In the world of motherhood, perfectionists and sanctimommies are considered especially heinous. On the Internet the dedicated mothers who believe that okay is good enough despite what these other mothers say are members of an elite squad called the Okayest Moms. This is one of their stories.
When my first baby was born and the nurse was giving me all of the discharge information like how to put the baby in the carseat, how to bathe the baby, you know – all the “new parent stuff” they’re supposed to tell you – I was kind of like, ‘I’ve got this, lady. I’ve wanted to be a mom since I was twelve years old. I was made for this. I know what I’m doing. I’m 21 now, holding this newborn baby girl in my arms, which officially makes me a grownup.’ I was MORE THAN QUALIFIED in my mind. I mean, I was ready to love on her, kiss on her, and when she was old enough, I would slip little love notes into her lunchbox and bake her fresh cookies every day after school like Betty Crocker; all the Instagram worthy stuff (even though we didn’t have that when my kids were little).
Fast forward just a minute later and I was 22 with two kids under the age of two. My idea of perfect motherhood unraveled faster than you could say, “You pooped on the floor …AGAIN?”
I hardly measured up to my own standard of motherhood. The standard that says, “As long as I do it THIS way, my kids will get what they need and be successful humans.
But not all the parenting books tell you that your kids are going to be born with unique qualities to them that totally defy everything you think you know about parenthood; at least, not any of the books that I read.
So you can imagine my surprise when my kids started getting older and communicating their needs, wants likes, dislikes, opinions. I didn’t feel prepared to handle their uniqueness because I already had this “plan” with bullet points about what being their mom was supposed to look like:
As long as I baked cookies, spent countless hours following them around and asking them questions, left love notes in their lunch boxes and read Tolkien to them every day, they would have what they needed. As long as I didn’t yell, lose patience, oversleep or do anything that embarrassed them, they would love me and they’d have everything they needed.
The thing is, I’m not patient all the time. Sometimes I yell. Sometimes I miss the mark, and I sure as heck don’t read them Tolkien like, ever. My only real Tolkien takeaway worth talking about is that Second Breakfast should totally be a thing.
As I watch my kids grow I’ve realized that there’s a difference between what *I* think my kids need and what they *actually* need.
I’m not talking about food and clothing and a warm bed to sleep in. I’m talking about the expectations that I’ve put on myself as a mother are SO, SO far from the expectations, if any, that my kids actually have of me.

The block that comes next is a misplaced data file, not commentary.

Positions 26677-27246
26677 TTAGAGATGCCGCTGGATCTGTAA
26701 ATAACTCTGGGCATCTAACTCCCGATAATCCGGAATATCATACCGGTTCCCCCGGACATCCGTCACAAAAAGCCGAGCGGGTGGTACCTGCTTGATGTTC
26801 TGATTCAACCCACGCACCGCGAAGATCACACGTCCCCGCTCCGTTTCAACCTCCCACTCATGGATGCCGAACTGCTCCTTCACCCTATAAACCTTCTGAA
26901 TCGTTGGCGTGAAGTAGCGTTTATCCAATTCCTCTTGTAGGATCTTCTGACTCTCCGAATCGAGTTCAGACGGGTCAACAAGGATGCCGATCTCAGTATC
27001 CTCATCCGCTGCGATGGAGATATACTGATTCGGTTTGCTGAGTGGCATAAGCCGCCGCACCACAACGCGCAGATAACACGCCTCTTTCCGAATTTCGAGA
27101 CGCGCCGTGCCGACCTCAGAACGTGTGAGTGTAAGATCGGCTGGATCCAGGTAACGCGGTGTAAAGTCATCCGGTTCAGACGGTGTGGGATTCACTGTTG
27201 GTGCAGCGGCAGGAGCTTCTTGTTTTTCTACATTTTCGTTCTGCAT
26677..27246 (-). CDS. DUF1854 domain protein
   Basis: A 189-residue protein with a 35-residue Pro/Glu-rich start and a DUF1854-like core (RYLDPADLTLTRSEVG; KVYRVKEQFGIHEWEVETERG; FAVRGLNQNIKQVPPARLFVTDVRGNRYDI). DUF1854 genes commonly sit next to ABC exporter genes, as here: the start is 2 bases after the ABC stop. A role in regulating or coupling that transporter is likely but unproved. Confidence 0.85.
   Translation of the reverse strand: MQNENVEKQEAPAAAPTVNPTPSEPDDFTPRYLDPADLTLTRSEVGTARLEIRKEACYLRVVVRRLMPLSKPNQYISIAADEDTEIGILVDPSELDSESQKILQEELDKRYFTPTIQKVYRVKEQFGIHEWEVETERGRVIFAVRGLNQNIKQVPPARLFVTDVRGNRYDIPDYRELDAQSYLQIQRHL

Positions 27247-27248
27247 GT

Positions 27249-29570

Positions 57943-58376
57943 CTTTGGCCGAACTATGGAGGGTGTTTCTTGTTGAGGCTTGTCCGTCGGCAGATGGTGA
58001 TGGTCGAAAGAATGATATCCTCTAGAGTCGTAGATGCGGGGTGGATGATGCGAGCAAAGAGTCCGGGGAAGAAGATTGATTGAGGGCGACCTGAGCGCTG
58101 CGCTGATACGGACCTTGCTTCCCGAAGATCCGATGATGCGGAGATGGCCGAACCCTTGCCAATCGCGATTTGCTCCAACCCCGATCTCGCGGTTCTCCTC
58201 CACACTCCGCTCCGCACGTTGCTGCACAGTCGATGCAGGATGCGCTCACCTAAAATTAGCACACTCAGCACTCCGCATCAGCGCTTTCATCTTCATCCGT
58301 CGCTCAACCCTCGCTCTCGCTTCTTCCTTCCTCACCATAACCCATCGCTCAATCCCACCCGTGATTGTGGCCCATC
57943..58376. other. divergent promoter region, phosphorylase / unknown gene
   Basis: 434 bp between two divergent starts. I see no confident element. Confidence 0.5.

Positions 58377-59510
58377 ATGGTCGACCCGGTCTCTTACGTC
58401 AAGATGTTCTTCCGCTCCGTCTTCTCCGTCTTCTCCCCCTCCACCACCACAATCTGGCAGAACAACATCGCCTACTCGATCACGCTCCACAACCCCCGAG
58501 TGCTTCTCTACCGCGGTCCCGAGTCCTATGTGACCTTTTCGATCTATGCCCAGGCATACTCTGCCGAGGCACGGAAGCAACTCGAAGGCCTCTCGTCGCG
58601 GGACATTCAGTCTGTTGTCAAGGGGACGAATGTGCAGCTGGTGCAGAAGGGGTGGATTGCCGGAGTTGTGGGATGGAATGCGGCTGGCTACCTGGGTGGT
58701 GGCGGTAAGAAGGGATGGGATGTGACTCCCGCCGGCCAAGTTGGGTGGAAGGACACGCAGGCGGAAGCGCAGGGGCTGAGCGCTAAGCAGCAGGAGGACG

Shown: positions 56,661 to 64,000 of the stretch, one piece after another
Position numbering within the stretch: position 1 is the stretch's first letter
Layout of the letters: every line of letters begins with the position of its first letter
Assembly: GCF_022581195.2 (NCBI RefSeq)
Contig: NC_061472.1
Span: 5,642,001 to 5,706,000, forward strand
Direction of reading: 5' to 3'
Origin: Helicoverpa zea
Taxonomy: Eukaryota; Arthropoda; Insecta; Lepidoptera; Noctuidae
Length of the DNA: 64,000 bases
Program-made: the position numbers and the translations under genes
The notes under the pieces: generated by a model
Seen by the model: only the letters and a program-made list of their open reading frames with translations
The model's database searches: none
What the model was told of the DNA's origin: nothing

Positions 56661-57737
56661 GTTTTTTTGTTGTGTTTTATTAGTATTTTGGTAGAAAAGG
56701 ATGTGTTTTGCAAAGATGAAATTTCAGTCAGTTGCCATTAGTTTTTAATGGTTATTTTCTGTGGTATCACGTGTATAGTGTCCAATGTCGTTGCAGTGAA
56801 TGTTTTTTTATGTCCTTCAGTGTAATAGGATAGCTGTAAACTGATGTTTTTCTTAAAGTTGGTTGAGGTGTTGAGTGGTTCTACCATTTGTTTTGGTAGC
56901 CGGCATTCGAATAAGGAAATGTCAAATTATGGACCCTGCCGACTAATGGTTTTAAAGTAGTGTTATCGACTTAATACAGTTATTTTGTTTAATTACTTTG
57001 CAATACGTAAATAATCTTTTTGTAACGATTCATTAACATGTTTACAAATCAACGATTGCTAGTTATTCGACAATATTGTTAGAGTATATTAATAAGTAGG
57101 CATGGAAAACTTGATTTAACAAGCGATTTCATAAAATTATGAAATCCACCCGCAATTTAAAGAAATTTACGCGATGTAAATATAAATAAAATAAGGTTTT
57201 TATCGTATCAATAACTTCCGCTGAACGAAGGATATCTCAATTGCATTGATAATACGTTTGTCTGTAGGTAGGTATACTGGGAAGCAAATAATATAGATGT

Each of my kids needs something different from me, but I’ve learned that none of their needs have looked like what I used to see in parenting magazines and what my friends were doing. My kids just need my love.
Sometimes I oversleep. They’ve learned how to find the cereal. Sometimes I lose patience and yell. They learn what an apology looks like and they have so much grace. Sometimes I embarrass them….and it’s on purpose because they’re teenagers and it’s just a perk of my job now.
Any time I feel guilty about the amount of time I spend with them or I worry that I’ve ruined them for good because I’ve yelled a little too loudly (AGAIN), I remind myself that I was assigned to be their mother. No one else was given that privilege. They need ME – with all my quirks, my flaws, and my WICKED GOOD dance moves. They don’t need Betty Crocker and her freshly baked cookies. She’s not their mom and she’s not real.
I’ve learned that instead of leaning into my expectation of what I think a mom is SUPPOSED to be and what those expectations tell me my kids might need, I should lean into the people my kids actually ARE. I still think it’s important to give them tools that will set them up for success, and there will still be those, “Danny Tanner life lesson” talks I so look forward to, but my kids’ needs are specific to them and I am learning to listen to what they’re trying to tell me; trusting that what they’re telling me will call to something already deep inside me, that will give them what they need, in the way that they need it because I’m their mom and only I can give it to them.
I’m the incredibly privileged and fortunate person that gets to guide them, answer their questions and teach them about love. Love is a gift that says, “I have what you need and you have what I need. I’m going to challenge you and you are going to challenge me, and we’re going to figure this out together because we’re a gift to each other.” I don’t know about you, but that takes a whole lotta pressure off trying to have this whole motherhood thing figured out.
Motherhood hasn’t looked a thing like what I dreamed up in my head as a nurturing, Barbie-obsessed, Betty Crocker-ish 12-year-old. But on the days when I am totally in awe of how gifted they are and I feel completely inadequate to equip them in that area, and on the days when motherhood looks the exact opposite of what I dreamed up in my head, I remember that I am their mom and they need me.
If you asked 12-year-old me, I might just be an “OKAY” mom, but according to who I am, who my kids are and what they need, I am the BEST mom for the job.
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